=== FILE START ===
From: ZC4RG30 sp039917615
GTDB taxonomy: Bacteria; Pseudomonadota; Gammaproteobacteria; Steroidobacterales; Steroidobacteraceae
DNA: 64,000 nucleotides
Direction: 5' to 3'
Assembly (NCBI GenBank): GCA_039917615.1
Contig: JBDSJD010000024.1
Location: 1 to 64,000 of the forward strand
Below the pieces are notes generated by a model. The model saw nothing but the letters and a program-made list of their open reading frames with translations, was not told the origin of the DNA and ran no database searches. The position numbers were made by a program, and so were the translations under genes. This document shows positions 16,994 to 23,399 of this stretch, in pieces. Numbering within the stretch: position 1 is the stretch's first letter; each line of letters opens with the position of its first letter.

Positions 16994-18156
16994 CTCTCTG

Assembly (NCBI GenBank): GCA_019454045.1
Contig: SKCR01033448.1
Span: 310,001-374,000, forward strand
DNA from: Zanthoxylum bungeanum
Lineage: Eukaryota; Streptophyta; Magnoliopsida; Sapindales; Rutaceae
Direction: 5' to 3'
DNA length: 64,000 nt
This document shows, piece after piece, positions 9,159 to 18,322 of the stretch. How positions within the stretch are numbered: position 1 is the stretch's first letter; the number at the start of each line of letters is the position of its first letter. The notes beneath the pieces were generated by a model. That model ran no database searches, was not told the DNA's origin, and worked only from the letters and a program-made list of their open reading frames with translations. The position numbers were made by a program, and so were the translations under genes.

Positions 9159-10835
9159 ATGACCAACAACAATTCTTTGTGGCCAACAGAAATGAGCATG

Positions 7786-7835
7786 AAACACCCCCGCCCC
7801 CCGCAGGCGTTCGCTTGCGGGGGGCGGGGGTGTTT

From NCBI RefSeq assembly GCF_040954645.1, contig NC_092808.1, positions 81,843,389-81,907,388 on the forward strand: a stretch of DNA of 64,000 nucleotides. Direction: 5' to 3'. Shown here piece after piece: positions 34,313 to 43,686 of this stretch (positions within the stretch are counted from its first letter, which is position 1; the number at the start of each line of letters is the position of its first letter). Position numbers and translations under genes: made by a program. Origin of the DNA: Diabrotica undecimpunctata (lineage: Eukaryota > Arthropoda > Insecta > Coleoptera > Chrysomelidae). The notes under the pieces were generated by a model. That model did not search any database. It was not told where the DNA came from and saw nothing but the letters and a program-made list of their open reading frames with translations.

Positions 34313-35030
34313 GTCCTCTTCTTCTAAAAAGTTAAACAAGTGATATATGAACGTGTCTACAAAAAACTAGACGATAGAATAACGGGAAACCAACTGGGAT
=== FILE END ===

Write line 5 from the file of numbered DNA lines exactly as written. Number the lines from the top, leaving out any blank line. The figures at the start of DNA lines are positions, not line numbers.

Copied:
Assembly (NCBI GenBank): GCA_039917615.1